[Rusty Schweickart] [NASA Logo]
National Aeronautics and Space Administration

Lyndon B. Johnson Space Center
Houston, Texas 77058

Biographical Data

NAME: Russell L. "Rusty" Schweickart
NASA Astronaut

Born: Born October 25, 1935 in Neptune, New Jersey. His parents, Mr. and Mrs. George Schweickart, reside in spring Hill, Florida.

Graduated from Manasquan High School, New Jersey; received a bachelor of science degree in Aeronautical Engineering and a master of science degree in Aeronautics and Astronautics from MIT.

Married to the former Clare G. Whitfield of Atlanta, Georgia.

CHILDREN: Vicki, Randolph, Russell, Elin and Diana.

His hobbies are bicycling, backpacking, hunting and fishing.

Fellow of the America Astronautical Society; Associate Fellow of the American Institute of Aeronautics and Astronautics; and a member of the Society of Experimental Test Pilots, the Exploreers Club, and Sigma Xi.

Awarded the NASA Distinguished Services Medal (1969), the NASA Exceptional Service Medal (1973), the Federation Aeronuatique Internationale De La Vaux Medal (1970), and the National Academy of Television Arts and Sciences Special Trustees Award (1969).

Schweickart was named Chairman of the California Energy Commission by Governor Edmund G. Brown, Jr., on August 24, 1979. The Energy Commission consists of five commissioners and staff responsible for power plant siting, energy supply and demand forecasts, conservation, and development of alternative energy sources. Schweickart was appointed to the Commission in July 1979.

Prior to his present assignment, Schweickart served on Governor Brown's staff as Assistant to the Governor for Science and Technology. In that capacity, he fostered the use of new technologies by state agencies. He also served as liaison with California's important aerospace and electronics industry as well as federal research and development agencies. Schweickart was responsible for overseeing the state's emergency services and National Guard programs. Following the incident at the Three Mile Island nuclear plant, he headed a Task Force which made recommendations on emergency preparedness for nuclear plant accidents.

During his tenure at the Governor's Office, Schweickart was on leave from the National Aeronautics and Space Administration. He resigned from that Agency in July 1979 to accept his current appointment.

Schweickart came to NASA as one of the 14 astronauts named in October 1963. He served as lunar module pilot for Apollo 9, March 3-13, 1969, logging 241 hours in space. This was the third manned flight in the Apollo series, the second to be launched by a Saturn V and the first manned flight of the lunar module. With him on the flight into Earth orbit were James A. McDivitt, spacecraft commander, and David R. Scott, command module pilot. During a 46-minute EVA, Schweickart tested the portable life support backpack subsequently used on the lunar surface explorations.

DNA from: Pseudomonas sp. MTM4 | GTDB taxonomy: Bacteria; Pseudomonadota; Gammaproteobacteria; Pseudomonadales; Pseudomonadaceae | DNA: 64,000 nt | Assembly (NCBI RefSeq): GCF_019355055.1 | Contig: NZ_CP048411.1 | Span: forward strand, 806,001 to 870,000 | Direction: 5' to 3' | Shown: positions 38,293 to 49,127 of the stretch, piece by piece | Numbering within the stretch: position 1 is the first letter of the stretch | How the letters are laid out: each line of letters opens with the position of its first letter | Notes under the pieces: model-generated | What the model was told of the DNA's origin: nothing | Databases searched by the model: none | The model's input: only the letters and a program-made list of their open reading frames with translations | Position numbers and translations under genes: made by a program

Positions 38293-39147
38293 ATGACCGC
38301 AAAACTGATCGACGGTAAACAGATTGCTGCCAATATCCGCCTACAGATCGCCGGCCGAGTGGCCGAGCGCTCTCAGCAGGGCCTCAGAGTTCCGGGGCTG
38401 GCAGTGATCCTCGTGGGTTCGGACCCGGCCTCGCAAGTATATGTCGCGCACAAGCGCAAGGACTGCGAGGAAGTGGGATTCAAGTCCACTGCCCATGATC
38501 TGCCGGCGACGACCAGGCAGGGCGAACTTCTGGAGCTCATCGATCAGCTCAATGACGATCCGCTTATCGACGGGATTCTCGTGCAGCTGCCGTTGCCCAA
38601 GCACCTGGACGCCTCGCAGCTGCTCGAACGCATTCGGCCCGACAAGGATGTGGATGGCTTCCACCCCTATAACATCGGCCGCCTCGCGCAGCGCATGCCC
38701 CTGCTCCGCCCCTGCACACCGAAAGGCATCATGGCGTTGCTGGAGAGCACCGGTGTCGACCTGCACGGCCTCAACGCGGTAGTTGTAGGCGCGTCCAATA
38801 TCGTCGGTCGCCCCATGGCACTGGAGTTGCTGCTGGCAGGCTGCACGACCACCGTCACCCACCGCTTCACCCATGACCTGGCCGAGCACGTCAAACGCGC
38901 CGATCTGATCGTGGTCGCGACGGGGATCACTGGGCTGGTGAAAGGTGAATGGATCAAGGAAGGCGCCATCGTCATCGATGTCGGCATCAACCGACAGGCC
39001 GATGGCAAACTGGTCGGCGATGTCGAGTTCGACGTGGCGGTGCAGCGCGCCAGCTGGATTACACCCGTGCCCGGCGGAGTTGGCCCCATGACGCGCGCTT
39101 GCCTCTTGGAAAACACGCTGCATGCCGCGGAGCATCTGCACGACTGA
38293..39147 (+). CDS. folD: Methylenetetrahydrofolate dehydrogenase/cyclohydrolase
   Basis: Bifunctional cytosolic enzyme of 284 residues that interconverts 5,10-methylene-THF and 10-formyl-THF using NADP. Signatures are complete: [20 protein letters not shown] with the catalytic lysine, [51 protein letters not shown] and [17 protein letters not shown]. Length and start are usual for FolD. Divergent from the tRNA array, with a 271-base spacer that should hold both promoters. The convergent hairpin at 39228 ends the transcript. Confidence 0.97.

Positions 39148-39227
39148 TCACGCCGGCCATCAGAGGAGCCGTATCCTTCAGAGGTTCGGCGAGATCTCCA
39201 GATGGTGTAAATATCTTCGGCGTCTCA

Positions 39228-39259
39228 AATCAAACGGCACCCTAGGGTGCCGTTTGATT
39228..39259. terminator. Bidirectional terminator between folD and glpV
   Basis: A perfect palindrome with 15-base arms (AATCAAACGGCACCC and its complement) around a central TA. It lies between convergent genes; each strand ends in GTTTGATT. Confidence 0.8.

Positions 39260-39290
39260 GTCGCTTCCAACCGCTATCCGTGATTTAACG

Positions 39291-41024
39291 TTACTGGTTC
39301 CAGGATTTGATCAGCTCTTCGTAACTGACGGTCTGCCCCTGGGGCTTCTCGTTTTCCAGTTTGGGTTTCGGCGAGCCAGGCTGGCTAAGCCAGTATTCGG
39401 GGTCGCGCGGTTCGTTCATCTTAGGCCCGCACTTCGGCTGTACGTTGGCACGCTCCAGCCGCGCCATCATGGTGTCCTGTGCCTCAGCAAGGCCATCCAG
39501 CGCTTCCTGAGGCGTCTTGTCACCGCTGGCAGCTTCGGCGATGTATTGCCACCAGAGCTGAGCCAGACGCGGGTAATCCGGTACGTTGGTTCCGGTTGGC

Schweickart served as backup commander for the first Skylab mission which flew in the Spring of 1973. Following the loss of the thermal shield during the launch of the Skylab vehicle, he assumed responsibility for the development of hardware and procedures associated with erecting the emergency solar shade and deploying the jammed solar array wing.

After the Skylab program, Schweickart went to NASA Headquarters in Washington, D.C. as Director of User Affairs in the Office of Applications. In this position he was responsible for transferring NASA technology to the outside world and working with technology users to bring an understanding of their needs into NASA's program. Schweickart also worked on policies for space shuttle payload operations.

Prior to joining NASA, Schweickart was a research scientist at the Experimental Astronomy Laboratory at the Massachusetts Institute of Technology, and his work there involved research upper atmospheric physics, star tracking and stabilization of stellar images. His thesis for a master's degree at MIT concerned stratospheric radiance.

Schweickart served as pilot in the United States Air Force and Air National Guard from 1956 to 1963.

He has logged 4,200 hours flight time, including 3,500 in jet aircraft.


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